Rum and the slave trade: Whitehaven’s ‘Dark Spirit’

Whitehaven, a small town on England’s north west coast, feels a bit down-at-heel. In rival towns people refer to those from Whitehaven as Jam Eaters, supposedly because they can’t afford meat in their sandwiches. Yet, walking around the town centre, it’s clear that there is something extraordinary about Whitehaven. Here, in this unlikely spot, is the largest collection of Georgian-era buildings outside of London. Ignore the cars and modern shop frontages, and the town is like a Georgian theme park.

Whitehaven harbour and Candlestick Chimney, Cumbria, England

Whitehaven harbour and Candlestick Chimney, Cumbria, England

Candlestick Chimney, Whitehaven Harbour, Cumbria, England

Candlestick Chimney, Whitehaven Harbour, Cumbria, England

The story of Whitehaven is the story of a powerful aristocratic family, the expansion of global trade throughout the 17th and 18th Centuries, followed by stagnation and decline in the 20th Century. It is also the story of the Trans-Atlantic Slave Trade, and the role of British trade in shipping millions of Africans into slavery in the Americas. Whitehaven grew rich from trade that depended upon slavery: tobacco from Virginia and, most famously, rum and sugar from slave plantations in the Caribbean. The Rum Story, a museum telling this history, was my destination after walking from St. Bees.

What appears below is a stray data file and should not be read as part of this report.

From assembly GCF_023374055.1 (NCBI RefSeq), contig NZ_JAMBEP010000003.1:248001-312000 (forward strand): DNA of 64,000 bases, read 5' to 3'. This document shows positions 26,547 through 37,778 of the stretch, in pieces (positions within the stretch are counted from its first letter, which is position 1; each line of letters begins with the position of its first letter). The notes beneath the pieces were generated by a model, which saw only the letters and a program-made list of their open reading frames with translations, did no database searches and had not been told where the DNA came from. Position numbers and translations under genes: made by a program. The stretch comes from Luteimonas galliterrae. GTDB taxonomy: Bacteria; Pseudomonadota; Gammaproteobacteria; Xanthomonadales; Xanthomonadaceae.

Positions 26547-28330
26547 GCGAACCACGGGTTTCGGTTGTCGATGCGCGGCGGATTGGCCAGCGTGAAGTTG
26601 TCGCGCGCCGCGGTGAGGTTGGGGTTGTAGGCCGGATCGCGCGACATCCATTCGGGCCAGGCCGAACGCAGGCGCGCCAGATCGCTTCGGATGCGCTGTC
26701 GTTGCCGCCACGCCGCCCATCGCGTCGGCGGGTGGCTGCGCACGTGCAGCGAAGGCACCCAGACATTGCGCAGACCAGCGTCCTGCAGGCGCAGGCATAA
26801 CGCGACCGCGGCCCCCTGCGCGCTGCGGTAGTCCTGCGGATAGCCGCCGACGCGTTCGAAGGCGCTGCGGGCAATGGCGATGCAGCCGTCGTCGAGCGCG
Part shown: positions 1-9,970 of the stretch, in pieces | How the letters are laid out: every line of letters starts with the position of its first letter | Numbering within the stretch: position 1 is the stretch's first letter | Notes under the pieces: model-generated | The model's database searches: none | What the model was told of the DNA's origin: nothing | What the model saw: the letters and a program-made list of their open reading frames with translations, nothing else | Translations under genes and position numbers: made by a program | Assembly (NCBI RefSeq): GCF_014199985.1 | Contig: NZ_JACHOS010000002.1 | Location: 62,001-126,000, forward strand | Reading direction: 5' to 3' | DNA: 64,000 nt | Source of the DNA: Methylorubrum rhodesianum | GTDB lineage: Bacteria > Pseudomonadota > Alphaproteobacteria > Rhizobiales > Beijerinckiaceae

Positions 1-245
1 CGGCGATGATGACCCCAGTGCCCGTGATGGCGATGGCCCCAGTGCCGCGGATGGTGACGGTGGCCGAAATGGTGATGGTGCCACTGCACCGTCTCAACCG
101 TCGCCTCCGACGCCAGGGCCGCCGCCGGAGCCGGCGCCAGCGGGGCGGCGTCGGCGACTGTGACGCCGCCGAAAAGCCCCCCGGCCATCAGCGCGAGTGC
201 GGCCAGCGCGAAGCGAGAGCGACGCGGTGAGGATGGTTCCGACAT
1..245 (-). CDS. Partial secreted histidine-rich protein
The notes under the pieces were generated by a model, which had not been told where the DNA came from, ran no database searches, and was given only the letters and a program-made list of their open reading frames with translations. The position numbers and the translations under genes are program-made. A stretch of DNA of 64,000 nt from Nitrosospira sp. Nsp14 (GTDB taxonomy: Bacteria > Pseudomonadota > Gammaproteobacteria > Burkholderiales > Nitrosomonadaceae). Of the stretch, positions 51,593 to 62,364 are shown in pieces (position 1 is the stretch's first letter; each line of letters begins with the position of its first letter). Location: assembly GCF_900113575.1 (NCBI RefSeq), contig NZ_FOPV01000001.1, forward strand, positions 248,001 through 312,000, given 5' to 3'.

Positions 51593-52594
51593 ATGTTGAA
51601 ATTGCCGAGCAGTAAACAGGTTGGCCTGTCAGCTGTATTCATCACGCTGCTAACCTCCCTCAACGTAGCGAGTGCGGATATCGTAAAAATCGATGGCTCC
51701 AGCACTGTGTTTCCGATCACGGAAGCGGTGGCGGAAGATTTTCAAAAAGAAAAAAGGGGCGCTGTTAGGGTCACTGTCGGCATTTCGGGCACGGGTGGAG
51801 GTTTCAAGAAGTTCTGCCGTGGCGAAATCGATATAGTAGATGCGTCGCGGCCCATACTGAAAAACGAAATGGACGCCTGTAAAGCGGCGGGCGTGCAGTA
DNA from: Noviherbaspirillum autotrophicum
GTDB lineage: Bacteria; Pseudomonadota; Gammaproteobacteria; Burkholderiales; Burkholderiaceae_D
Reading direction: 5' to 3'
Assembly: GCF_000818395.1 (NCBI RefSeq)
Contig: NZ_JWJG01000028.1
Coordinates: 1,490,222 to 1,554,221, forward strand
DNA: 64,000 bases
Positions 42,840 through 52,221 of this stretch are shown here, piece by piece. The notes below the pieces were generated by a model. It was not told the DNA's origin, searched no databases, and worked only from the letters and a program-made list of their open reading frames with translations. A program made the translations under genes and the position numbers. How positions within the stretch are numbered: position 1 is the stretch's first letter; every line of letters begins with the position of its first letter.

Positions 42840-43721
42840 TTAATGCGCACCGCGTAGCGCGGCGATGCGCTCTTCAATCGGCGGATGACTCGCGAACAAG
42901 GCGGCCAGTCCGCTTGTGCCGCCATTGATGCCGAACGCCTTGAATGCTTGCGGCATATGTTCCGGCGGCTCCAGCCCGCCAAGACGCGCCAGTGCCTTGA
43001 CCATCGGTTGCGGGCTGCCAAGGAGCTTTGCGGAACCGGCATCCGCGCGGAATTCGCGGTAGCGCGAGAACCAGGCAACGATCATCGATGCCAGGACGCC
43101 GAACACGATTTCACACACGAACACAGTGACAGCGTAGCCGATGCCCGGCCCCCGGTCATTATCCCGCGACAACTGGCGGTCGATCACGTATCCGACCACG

Pub in Georgian building, Whitehaven, Cumbria, England

Pub in Georgian building, Whitehaven, Cumbria, England

The Rum Story, Whitehaven, Cumbria, England

The Rum Story, Whitehaven, Cumbria, England

Georgian building, Whitehaven, Cumbria, England

Georgian building, Whitehaven, Cumbria, England

Whitehaven was owned by the Lowther family – Earls of Westmoreland and the county’s wealthiest aristocratic dynasty. It was built on a grid system designed by Sir Christopher Wren, and has been described as the first ‘company town’ of the Industrial Revolution. The Lowther family made a fortune from exporting the region’s huge coal reserves to Ireland. This trade made Whitehaven wealthy, and released a vast amount of money for ship building and trade with the New World.

Jefferson's 1785 Dark Rum, The Rum Story, Whitehaven, Cumbria, England